In this sense ‘A and not Not-A’ might appear as the sole survivor with respect to iron-clad contradictory sentences. Even such apparently deductive sentences as ‘1 + 1 = 2’ and ‘All people are mortal’ are not absolutely immune to revision under certain circumstances (philosopher Charles S. Peirce himself has said as much). In quantum theory the addition of certain subnuclear particles does not yield a product equal to ordinary arithmetic addition. Rather, it leaves us with less of what we started with. In this manner we might conjecture that we have the equivalent of ‘1 + 1 = 1’. In Boolean logic also, as well as Spencer-Brown’s (1979) ‘Laws of Forms’, if an annotation is made, and then made again, it is the same as if it were made once. Hence also ‘1 + 1 = 1’. Disconcerting.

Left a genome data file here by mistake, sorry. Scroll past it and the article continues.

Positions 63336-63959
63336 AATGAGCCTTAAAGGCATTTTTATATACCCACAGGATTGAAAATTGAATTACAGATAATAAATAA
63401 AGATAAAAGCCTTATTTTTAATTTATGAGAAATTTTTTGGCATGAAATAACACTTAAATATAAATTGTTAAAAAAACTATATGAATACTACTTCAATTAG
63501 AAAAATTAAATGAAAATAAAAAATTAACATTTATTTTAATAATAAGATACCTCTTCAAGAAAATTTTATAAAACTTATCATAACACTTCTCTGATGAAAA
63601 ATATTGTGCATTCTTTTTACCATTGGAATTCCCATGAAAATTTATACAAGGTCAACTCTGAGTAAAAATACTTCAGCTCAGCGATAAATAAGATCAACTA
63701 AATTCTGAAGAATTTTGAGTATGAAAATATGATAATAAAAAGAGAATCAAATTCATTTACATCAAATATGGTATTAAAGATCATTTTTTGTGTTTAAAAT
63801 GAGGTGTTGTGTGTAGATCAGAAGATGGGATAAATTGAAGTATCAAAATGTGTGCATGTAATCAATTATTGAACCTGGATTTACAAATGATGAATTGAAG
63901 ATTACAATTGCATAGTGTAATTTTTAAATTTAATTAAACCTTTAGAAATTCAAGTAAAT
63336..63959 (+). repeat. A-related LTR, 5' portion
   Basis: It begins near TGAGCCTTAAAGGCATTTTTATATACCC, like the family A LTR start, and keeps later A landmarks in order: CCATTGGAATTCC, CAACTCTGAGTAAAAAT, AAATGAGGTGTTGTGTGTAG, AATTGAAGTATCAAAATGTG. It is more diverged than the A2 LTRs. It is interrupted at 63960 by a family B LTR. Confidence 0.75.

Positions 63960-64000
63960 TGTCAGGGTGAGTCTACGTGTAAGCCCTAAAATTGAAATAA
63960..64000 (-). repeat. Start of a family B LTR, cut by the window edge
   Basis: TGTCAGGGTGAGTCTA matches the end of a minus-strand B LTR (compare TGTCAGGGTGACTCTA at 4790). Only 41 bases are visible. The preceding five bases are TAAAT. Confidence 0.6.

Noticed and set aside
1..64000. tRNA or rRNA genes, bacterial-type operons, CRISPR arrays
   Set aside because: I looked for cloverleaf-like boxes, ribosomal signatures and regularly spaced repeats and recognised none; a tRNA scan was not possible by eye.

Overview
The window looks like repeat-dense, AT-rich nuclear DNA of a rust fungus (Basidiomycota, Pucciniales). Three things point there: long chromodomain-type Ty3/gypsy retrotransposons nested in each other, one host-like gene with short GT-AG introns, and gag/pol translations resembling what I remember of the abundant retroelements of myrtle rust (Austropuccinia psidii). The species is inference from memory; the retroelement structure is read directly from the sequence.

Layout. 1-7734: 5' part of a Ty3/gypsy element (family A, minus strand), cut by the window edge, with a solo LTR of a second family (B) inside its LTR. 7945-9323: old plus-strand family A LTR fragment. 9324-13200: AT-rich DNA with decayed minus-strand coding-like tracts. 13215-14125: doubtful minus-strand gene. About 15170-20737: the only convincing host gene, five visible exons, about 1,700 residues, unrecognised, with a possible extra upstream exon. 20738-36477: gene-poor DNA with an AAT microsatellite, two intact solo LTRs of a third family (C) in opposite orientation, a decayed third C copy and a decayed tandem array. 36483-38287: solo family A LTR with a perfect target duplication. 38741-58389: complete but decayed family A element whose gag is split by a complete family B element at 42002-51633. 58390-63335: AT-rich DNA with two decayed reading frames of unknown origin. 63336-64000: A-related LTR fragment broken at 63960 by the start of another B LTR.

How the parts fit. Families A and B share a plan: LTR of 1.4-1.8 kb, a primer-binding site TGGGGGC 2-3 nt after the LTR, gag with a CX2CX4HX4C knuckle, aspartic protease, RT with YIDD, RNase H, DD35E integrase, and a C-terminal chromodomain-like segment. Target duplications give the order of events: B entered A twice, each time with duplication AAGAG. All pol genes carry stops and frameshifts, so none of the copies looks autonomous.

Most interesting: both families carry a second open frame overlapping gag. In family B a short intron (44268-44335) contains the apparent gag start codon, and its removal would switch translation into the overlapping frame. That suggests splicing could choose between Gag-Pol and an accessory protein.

Even more disconcerting, in quantum theory and relativity, enigmatic numbers called ‘imaginary numbers’ (or √√-1) occasionally pop up. How can we rationalize these numbers? If we say ‘*√-1 = +1’, it’s a strike against us. If we say ‘*√-1 = -1’, we’re victims of another strike. One more strike and we’re out. What are we to do? Say the answer’s both of the possibilities, and it’s neither of the possibilities, which leaves us with a paradoxical situation? There seems to be no rational answer to the problem. Nonetheless, scientists and computer engineers customarily use ‘imaginary numbers’ in their mathematical description of what is presumably ‘real’. Biologist and physicist Howard H. Pattee (1969, 1972, 1979, 1986) goes so far as to speculate that the equivalent of ‘imaginary numbers’ exists at the heart of life processes.